China's yuan band to double says poll
Beijing, March 16, 2012
China could double the daily trading range allowed for the yuan currency as soon as the second quarter and cut 150 basis points more from bank reserve ratios this year to boost credit growth as the world's second-largest economy slows, according to a Reuters poll.
The median forecast of 21 analysts and economists, however, showed the People's Bank of China (PBOC) would keep its benchmark interest rates unchanged this year.
The yuan's movement is currently restricted to a 0.5 percent range either side of a mid-point fixed by the PBOC each day. The median forecast of 15 analysts in the Reuters poll is for that to widen to 1 percent in a move that could come as soon as April, according to analysts at Huatai United Securities.
Expectations of a shift in the yuan's trading band have grown in the last two weeks as Premier Wen Jiabao promised to speed reform of China's tightly-controlled currency regime and PBOC Governor Zhou Xiaochuan said markets would play a bigger role in setting the yuan's value.
The PBOC appears to be testing the reaction of financial markets and China's exporters to bigger swings in the yuan after setting a string of weak mid-points since the start of this month.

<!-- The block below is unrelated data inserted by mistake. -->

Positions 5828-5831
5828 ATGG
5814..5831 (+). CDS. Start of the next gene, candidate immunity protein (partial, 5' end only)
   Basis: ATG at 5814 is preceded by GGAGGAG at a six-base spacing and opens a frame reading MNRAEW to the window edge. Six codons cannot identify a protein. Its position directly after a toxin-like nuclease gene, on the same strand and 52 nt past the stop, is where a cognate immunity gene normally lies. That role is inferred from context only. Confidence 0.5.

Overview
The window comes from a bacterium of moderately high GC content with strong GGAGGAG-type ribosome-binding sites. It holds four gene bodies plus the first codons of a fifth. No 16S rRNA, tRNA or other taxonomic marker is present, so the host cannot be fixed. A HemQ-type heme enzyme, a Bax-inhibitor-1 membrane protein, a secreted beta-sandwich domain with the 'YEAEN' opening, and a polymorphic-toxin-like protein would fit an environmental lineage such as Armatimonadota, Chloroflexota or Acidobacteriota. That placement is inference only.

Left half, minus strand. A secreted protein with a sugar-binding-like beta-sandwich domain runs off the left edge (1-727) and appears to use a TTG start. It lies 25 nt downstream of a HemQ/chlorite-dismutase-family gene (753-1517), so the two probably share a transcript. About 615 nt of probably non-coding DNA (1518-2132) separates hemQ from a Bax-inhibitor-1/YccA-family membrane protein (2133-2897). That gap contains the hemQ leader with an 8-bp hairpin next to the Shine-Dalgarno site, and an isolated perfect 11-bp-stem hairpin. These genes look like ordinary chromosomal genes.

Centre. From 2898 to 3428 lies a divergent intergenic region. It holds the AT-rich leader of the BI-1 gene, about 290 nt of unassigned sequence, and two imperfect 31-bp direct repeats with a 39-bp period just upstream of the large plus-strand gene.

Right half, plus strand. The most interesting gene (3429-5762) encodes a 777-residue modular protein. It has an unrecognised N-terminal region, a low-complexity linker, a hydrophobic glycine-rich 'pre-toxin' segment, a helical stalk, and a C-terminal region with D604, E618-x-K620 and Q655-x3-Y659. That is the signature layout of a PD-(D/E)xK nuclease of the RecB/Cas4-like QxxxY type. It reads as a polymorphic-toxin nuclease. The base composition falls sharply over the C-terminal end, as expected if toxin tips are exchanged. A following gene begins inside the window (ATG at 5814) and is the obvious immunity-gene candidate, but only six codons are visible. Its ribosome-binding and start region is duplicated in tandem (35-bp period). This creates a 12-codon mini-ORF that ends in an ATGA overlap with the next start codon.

The weakening of the mid-point in the first half of March was the biggest fall for any such period since the establishment of the domestic foreign exchange rate in 1994. The mid-point was set firmer on Friday, at 6.3200 per dollar.
Still, the analysts polled by Reuters expect the yuan to continue to strengthen this year. Their median forecast was for an appreciation to 6.15 against the dollar by the end of 2012, up 2.8 percent from Friday's spot rate.
The expectation of appreciation runs contrary to the fortnightly poll of 10 currency analysts conducted by Reuters, which revealed on Thursday the first bearish call on the yuan in nearly two years.
The yuan has gained 7.8 percent to the dollar since June 2010, after having been held basically steady by China for two years through the worst of the global financial crisis. It has gained around 30 percent to the greenback since a landmark reform in 2005 that broke the currency's peg to the dollar. - Reuters